Of course, if after all that the game still remains tied, then penalty kicks are the only way out.

    Like it or not, there are really no clear-cut and tolerable alternatives to penalty kicks, given the exceptionally low-scoring nature of this particular sport.


  5. Tom H says:

    Great article, Bobby. One problem I see with the interesting idea of having the PKs before extra time… it is likely the winner of the shootout would time-waste terribly in extra time, knowing they don’t need to score and their opponents must be tired. I am intrigued by the idea of having all eleven players take a PK, but would the greater length rob us of some of the suspense. The only issue I have with the current system is the increased importance of the goalkeeper to the fate of his team in a shootout compared to open play. But of course there is no perfect tiebreaker.

  6. Rob says:

    Allowing more substitutions won’t solve the problem. The less fresh the players are the more space and gaps will appear in the defense which will result in goals.

    The only way to create more attacking play is to take players off the field. That creates more space as well.

    PK’s are a part of the game, why is it a bad way to determine a winner of two evenly matched teams?

  7. John Bladen says:

    As stated in another forum, the only reason we have penalty kick endings to tournaments is that FIFA and other organizations have promoted them as a method to end matches (largely for the benefit of their TV partners, of course).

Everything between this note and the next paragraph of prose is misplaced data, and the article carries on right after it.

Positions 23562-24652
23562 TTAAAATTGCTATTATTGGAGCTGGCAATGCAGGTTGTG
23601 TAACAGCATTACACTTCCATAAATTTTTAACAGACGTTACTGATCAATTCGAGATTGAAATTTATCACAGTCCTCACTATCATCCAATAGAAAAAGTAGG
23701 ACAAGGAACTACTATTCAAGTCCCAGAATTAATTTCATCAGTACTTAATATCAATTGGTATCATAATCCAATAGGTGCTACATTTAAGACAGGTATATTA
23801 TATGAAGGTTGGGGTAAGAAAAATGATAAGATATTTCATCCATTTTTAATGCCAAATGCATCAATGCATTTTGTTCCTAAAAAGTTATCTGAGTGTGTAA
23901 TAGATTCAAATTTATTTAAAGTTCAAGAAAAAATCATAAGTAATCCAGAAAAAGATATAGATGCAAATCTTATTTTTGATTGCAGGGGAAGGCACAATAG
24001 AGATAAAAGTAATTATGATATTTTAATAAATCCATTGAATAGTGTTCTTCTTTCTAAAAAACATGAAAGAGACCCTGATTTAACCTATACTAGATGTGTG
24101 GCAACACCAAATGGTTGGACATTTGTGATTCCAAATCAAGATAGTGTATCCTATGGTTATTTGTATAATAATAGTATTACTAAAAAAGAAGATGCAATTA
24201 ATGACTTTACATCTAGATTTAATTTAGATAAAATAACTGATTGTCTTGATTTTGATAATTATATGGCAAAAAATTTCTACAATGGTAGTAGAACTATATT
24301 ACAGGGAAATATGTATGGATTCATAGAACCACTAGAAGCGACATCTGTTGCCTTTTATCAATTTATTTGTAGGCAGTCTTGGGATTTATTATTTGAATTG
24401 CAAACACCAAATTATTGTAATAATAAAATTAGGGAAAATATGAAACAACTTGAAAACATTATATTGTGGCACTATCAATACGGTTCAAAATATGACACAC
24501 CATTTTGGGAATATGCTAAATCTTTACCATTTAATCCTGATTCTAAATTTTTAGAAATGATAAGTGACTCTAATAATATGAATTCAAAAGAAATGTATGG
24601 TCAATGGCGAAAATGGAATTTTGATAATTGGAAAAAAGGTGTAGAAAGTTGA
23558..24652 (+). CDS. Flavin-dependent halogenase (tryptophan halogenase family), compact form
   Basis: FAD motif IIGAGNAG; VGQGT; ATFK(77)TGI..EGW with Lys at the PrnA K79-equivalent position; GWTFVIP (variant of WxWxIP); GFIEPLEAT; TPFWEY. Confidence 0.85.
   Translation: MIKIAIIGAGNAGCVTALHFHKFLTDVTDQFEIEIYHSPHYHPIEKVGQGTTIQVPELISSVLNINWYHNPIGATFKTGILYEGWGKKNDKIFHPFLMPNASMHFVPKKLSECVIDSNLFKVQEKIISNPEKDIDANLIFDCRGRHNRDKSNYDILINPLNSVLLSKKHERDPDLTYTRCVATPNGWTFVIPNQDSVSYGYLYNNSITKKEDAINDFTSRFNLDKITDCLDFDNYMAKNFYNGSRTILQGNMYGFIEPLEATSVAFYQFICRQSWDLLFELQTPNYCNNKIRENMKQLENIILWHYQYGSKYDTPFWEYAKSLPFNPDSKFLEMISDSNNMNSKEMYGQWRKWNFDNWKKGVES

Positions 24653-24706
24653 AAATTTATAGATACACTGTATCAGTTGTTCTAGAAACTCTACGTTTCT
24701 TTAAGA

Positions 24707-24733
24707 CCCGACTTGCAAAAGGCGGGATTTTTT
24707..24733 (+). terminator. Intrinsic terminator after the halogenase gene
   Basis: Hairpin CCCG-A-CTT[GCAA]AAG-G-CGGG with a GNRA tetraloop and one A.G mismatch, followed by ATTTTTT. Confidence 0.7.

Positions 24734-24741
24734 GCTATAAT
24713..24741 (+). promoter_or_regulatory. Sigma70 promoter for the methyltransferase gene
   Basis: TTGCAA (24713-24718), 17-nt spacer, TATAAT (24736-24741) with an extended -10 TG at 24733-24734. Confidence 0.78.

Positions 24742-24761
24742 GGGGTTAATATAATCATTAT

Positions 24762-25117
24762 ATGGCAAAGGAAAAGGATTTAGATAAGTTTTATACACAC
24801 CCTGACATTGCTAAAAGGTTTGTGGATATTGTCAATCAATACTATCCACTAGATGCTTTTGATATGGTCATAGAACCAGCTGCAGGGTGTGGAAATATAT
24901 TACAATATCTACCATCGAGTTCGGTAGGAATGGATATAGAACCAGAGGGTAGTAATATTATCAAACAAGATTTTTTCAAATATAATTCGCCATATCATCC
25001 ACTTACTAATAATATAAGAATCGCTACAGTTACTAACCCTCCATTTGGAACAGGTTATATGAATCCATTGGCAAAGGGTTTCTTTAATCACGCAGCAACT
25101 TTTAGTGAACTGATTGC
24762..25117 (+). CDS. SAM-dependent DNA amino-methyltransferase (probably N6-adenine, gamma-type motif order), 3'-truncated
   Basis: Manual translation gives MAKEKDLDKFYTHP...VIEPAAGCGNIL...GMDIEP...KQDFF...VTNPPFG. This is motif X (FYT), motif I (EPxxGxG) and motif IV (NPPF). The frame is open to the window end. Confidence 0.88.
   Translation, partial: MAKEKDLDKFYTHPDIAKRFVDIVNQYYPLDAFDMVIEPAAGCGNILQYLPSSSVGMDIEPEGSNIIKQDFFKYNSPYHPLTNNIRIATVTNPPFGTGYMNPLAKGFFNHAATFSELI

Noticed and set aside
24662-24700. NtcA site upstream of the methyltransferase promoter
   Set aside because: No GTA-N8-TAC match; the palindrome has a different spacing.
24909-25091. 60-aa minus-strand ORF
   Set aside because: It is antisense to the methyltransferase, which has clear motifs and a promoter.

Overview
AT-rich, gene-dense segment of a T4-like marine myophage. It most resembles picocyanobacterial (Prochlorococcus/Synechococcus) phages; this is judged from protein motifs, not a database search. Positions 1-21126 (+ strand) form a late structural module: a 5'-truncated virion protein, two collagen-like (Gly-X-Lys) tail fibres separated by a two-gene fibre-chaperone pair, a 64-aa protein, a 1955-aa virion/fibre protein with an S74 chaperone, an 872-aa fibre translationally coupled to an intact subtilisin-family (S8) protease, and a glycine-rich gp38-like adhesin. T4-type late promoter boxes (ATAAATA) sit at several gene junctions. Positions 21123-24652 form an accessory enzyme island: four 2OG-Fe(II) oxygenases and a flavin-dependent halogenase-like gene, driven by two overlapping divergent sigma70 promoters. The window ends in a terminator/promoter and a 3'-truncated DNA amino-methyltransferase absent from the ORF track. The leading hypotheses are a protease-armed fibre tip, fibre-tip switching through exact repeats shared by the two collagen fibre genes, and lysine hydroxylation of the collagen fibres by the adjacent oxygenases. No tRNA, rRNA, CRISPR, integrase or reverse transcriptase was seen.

The old method was full match replays, as discussed.

    I agree with Rob. There is no basis for the belief that adding extra substitutes would necessarily improve scoring opportunities. A club playing “for” penalties could simply bring on fresh fullbacks and an additional CB or DM to lock things down. It has been done, quite recently in fact.

    Part of the problem with “antifootball” (and I say that as someone who is not opposed to watching good defending) is that there is no clear remedy for it unless one considers the kind of “illegal defense” rules that are used in other sports. I’m not a supporter of that kind of artificial answer to an issue in the game, but then, PK’s are exactly that kind of artificial remedy in themselves.

    If I remember the history of the FA cup correctly, there were only six replays required in the final from 1970 until replays were abandoned (which I believe was in 1999 or 2000). Since then, two PK shootouts have been required.

    Given the huge demand for championship games in football (lets face it, most nations now have three or four “cup” competitions), it seems ridiculous to me that full match replays are not employed.

    Does anyone really think that obtaining TV or satellite time would be an issue for a major championship rematch today? Sat time is not limited the way it was in the 1970s or 80s… and football is as popular as it has ever been. Given the amount of money involved, it would get done. So confident was UEFA of the drawing power of the final, I seem to recall they actually scheduled one for a week day a few years ago.